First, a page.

Ani-Gamers is about E*X*P*L*O*D*E

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Well, it’s come to this. This is the end of my Trap Door column. I’ve enjoyed trawling through the diamonds in the rough and the turds in the road, but the column started to grate on my workload. I was writing for two or three websites when I started TD. I now write for four different websites, and I’m attending courses for employment training. What little time there is after all that goes toward my family. To give you an idea of my general crunch, the day after I usually post a TD review, I have to start planning the next one in twenty days or less. I’ve a personal rule: once something you love doing is starting to feel like work, stop doing it; it’s not going to get better. So, I decided to can the column while I’m still in a good mood about it. This means that, from now on, any retro posts you see from me on Ani-Gamers will just be whatever tickles my fancy. But I’m proud of the stuff I’ve covered in a column that ran on such a kickass website as Ani-Gamers for over three years! I got to cover some of my favorite guilty pleasures, like Dominion Tank Police and 3X3 Eyes, and talk about some of Animeigo’s latest Kickstarter projects, like Otaku No Video and Riding Bean. So with the end in sight, I’ve decided to wrap things up and move on.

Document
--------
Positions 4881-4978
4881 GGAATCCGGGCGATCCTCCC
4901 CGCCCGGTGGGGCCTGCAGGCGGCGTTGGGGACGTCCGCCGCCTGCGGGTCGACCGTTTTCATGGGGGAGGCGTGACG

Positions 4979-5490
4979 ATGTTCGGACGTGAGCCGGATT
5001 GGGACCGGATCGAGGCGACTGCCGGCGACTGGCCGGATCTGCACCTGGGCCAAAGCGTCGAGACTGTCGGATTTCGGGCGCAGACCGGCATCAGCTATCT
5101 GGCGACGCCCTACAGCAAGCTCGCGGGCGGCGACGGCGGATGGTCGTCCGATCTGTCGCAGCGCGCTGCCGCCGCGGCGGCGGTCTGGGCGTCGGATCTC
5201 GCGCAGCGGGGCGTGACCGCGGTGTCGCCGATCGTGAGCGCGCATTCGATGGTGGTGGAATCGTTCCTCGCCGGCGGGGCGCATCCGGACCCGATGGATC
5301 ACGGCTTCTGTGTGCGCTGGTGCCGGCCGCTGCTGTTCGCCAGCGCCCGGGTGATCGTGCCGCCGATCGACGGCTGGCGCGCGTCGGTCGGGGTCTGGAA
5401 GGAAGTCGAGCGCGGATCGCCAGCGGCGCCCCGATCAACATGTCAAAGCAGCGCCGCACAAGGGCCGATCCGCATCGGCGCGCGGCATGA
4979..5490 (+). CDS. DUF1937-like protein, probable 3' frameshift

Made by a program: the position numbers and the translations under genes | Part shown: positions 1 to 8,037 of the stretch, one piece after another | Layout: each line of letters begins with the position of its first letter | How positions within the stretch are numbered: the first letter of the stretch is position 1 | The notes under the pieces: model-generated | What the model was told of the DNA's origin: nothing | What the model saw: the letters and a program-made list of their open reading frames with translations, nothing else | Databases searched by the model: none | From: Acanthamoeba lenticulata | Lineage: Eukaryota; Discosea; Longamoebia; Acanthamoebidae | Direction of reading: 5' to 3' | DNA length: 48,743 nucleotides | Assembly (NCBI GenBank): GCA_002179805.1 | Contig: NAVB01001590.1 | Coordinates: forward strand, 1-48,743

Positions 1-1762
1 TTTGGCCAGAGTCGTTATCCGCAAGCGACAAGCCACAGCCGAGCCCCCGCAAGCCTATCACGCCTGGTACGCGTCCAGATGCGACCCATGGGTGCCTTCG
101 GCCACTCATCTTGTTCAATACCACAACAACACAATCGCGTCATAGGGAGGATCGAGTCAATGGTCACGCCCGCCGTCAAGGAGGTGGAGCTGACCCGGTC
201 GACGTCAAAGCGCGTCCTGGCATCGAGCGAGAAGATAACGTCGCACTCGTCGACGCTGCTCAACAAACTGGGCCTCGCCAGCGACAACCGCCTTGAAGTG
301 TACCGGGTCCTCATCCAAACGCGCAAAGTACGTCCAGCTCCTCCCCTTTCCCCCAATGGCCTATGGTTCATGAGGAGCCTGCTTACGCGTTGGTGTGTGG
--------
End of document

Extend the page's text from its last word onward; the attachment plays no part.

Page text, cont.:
So how will I be going out? Well, it only seems fair to review the title that started it all for a lot of fans, myself included: Akira. Akira is one of those titles that everyone says you should watch if you want to understand anime’s appeal. Even if you don’t like it (and if you don’t, we can’t be friends anymore), you should still watch it. Recently, it twigged with me that Akira arrived in an English-friendly format in North America (well, according to IMdB) in 1990. With its July 16th original Japanese release month just gone, why not combine both Anniversaries? So, we’ve decided to create the Akira Yearbook. Much like how a yearbook records our feelings about how the year or your time in school went, the Akira Yearbook is going to record how we feel about Akira after a quarter of a century in our lives. From the vets who were there when it first opened in cinemas to the people who’ve just discovered it, this is your chance to talk about how the film sits in your head as a fan and consumer of Japanese animation. As well as my regular review of Akira, I’ll also be posting my feelings on the film. Why should people write about it now? Because if the film gets any older, the people who first saw it will not want to think about until the next anniversary, and it's important to keep this treasure in the public eye. So how is it going to work?